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Robert Fripp - At The End Of Time CD (album) cover


Robert Fripp


Eclectic Prog

4.40 | 26 ratings

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Eetu Pellonpaa
Special Collaborator
Honorary Collaborator
5 stars From those Robert Fripp's solo soundscapes I have heard, this record returns again to the finest celestial spheres I found earlier from his divine "The Gates of Paradise" album. The music focuses again more deeply to the mystic feelings and religious experiences. These solemn relations in the musical context are underlined with use of both church bell and pipe organs resembling sounds, which create beautiful contrasts with very low-pitched and vast humming, associating with echoes of infinity and most profound human questions. The descending and ascending motives form waves summoning forth a powerful sacred spiritual experience, full with melancholic solemnity with presence of hope. These tides on the sea of soothing peacefulness sail to both hypnotic calm phases and cross-picked guitar mantras. Some of the synthesized sounds are quite realistic, some having more artificial characteristics. There are also some fine guitar solos, where the instrument's sound is not so much processed.

Major theme of the album are several variations of "Evensong" from the Fripp & Eno album "Evening Star"; In Tallinn the descending notes of referred track are audible in the tingling background layers, in Viljandi the overall humming sound presence and in codas quiet bells, then in Haapsalu session the dark motives behind solo guitar along with the serene coda details. The wind chime sounding quiet bells dominant on codas of these "Evensong" prayers are very beautiful, chanting with piety their minimal cycles. These entities are segmented with two tranquil phases titled "At The End of Time", and the final "Evensong" is reached through powerful deep sounds of "Future Shift", offering visions from more atonal ethereal planes. The last phase of the album has very sorrowful progression with electronically treated solos, reaching later more hopeful yearning to its flight, before escaping to most blissful bells fading to the void of celestial harmonies.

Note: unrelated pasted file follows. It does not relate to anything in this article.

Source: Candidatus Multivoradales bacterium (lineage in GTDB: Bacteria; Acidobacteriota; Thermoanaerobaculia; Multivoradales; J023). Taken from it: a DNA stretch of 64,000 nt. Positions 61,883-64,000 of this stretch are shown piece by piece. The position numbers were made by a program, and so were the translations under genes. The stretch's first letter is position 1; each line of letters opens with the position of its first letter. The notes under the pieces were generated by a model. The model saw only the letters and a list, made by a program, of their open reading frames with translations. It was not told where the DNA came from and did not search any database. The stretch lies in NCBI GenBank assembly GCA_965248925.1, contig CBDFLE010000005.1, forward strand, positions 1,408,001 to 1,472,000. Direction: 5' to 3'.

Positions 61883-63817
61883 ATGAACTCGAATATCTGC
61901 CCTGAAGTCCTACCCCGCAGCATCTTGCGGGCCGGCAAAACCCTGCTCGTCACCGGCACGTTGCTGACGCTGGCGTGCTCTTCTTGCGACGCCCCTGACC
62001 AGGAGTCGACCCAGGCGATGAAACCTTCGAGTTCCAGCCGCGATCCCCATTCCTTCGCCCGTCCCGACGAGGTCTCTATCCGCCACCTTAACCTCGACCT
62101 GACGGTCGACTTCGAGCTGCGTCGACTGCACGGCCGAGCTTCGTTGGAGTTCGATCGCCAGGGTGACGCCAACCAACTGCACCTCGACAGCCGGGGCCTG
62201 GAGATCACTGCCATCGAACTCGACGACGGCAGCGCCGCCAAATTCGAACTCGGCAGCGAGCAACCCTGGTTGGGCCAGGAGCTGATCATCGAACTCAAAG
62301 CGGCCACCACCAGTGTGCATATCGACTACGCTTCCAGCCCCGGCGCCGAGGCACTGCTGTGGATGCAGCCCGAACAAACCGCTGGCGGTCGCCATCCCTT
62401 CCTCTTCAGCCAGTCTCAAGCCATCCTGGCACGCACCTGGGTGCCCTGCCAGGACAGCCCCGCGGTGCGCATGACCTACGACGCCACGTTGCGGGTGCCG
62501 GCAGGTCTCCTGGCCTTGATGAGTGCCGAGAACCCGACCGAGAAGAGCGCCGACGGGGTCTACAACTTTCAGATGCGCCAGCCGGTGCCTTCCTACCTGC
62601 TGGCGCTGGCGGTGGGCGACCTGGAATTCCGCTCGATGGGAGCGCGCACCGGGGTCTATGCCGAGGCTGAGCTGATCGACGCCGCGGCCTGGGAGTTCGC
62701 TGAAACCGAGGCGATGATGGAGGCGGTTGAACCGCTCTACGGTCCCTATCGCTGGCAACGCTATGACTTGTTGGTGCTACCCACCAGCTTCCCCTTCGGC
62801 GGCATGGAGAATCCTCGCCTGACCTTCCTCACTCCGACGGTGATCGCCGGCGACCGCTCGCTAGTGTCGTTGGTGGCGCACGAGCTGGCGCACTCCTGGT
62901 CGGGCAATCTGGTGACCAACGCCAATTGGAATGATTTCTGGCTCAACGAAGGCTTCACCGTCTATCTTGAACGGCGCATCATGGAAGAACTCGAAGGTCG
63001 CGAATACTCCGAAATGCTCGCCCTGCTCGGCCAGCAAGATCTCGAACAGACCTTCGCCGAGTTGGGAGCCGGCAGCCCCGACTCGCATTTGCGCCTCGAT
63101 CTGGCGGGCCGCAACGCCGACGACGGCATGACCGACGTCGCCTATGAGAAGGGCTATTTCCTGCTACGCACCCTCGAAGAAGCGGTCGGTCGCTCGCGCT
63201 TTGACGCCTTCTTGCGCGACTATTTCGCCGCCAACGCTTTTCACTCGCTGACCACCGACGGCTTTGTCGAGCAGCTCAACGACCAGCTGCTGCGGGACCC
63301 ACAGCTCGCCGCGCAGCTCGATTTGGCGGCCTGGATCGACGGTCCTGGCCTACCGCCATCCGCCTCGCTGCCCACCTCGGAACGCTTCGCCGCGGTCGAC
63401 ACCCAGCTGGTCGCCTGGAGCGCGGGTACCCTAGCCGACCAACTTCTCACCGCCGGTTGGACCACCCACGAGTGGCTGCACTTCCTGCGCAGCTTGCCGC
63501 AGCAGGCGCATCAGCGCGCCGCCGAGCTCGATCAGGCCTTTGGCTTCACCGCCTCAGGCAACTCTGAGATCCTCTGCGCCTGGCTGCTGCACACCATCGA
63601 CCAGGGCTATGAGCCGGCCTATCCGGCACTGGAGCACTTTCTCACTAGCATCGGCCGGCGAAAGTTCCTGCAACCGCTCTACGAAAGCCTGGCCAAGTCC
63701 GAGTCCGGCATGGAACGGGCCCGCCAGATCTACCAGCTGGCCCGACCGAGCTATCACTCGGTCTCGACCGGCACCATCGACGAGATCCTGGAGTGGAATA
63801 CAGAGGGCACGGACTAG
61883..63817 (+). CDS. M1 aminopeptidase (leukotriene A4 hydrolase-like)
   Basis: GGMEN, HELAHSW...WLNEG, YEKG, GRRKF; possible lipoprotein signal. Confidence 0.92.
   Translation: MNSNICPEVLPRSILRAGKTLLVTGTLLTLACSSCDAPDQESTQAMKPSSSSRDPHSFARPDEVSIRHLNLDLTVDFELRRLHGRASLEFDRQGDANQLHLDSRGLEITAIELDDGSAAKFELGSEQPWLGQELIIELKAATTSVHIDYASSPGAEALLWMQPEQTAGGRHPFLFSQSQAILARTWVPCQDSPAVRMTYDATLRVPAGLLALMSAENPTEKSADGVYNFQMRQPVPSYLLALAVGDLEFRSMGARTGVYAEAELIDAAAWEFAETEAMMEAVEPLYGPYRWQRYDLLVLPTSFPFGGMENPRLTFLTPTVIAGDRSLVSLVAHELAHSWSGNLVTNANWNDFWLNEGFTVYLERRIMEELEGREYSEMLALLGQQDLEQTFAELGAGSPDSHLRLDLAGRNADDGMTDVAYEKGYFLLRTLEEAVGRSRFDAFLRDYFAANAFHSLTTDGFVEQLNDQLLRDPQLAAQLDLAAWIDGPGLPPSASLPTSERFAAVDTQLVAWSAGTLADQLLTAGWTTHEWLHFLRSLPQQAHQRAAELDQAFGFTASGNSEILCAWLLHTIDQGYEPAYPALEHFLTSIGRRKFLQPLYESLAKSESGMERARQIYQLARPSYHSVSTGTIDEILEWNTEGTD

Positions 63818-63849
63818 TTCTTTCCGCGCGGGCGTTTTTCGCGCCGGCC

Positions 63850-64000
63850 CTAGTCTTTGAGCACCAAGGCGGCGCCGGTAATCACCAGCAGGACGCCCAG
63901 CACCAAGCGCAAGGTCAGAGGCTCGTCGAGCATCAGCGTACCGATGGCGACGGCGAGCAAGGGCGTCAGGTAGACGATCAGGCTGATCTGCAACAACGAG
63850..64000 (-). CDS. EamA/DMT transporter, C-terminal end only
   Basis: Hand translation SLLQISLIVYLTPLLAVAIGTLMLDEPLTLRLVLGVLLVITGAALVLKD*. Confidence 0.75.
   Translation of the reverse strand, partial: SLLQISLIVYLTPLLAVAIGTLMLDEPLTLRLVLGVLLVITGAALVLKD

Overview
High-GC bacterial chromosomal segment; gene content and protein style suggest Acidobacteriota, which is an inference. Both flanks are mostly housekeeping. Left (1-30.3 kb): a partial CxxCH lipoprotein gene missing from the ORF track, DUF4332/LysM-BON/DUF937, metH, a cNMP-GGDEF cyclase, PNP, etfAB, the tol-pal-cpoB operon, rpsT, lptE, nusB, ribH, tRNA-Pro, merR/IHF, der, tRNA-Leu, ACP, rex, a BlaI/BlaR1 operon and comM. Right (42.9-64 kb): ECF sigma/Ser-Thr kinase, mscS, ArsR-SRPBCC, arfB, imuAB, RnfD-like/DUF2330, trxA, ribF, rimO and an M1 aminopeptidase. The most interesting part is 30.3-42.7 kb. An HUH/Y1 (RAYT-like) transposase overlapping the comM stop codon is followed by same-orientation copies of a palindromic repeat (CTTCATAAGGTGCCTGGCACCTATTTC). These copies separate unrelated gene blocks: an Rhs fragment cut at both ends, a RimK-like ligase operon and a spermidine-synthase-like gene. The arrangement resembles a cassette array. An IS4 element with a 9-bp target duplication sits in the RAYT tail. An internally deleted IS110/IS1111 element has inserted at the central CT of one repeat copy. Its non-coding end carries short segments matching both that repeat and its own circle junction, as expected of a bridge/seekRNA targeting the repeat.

The composition of the record is built successfully from the church concert recordings, which were captured from a small tour in England and Estonia, reaching a solid thematic album from the emotional logics of the sacred sounds. In the CD booklet there are links to DGM Live web shop, from where one can purchase flac/mp3 downloads of five whole concerts from which this album was built. Robert also shares his memories from the tour and contemplations about his musical career and philosophical views.

I believe this music is relying mostly on the feeling of sounds, not containing very complex musical content. The performances must have been extraordinary events in the churches, if one should be open to peaceful spiritual experiences. Though I do not accept any dogmas of religions preached by men correct, but I see wisdom in William Blake's words "all religions are one". I think the urge to search answers to spiritual questions is a fundamental part of human existence. Though the answer might not be possible to be found, it is possible that search itself is more important, and I refuse to accept the conflict of secular scientific and spiritual faith based views of world - a clash that I have noted to be strong in the segment of society being visible to me. For those who are doing this search or just like beautiful ambient-oriented music, I would certainly recommend this extraordinary album.

Eetu Pellonpaa | 5/5 |


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